Soil biodiversity is under pressure in 56% of total European soil. 14% at high risk. 40% of 14 Member States (MS) (EU + UK) under moderate-high to high potential risk.
Despite these risks, the importance of soil biodiversity and its conservation is partially neglected in EU policy making. Its conservation is excluded from nature conservation objectives.
For example, in the EU Habitats Directive, invertebrates are under-represented (despite the fact that the vast majority of invertebrates have a life stage in soils and are therefore considered part of soil biodiversity, according to the FAO).
Further evidence is that they receive 468 times less funding for conservation projects compared to vertebrates.
In recent years and in comparison to the rest of the world, the EU has become a pioneer in the vision of soil biodiversity protection.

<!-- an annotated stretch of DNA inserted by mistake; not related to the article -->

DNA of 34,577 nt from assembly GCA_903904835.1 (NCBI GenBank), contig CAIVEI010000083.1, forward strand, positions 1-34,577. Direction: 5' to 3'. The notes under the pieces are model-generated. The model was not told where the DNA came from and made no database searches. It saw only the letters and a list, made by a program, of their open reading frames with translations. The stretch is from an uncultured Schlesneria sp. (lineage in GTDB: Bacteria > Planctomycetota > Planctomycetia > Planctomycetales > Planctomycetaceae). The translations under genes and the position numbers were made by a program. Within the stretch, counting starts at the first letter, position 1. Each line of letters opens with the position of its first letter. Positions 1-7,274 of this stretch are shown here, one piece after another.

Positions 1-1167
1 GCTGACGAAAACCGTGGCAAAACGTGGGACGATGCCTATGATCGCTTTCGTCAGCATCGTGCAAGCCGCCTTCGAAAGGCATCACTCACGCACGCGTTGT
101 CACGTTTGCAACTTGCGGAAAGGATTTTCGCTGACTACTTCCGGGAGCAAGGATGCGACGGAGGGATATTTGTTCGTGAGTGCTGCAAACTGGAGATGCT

For example, the Biodiversity strategy for 2030 (europa.eu) (COM/2020/380) considers soils as a habitat in their own right and both the Biodiversity 2030 and the Farm to Fork Strategy (COM/2020/381) call for better soil protection. In addition, the EU has recently launched the Zero Pollution Action Plan Zero Pollution of Air, Water and Soil (European Commission, 2021b) to address concerns about the impact of pollutants on the state of soil. Most importantly, the Soil strategy (europa.eu) was launched in November 2021, with a view to bringing the legal status of soil in line with that of water and air through a Soil Health Act, expected by 2023.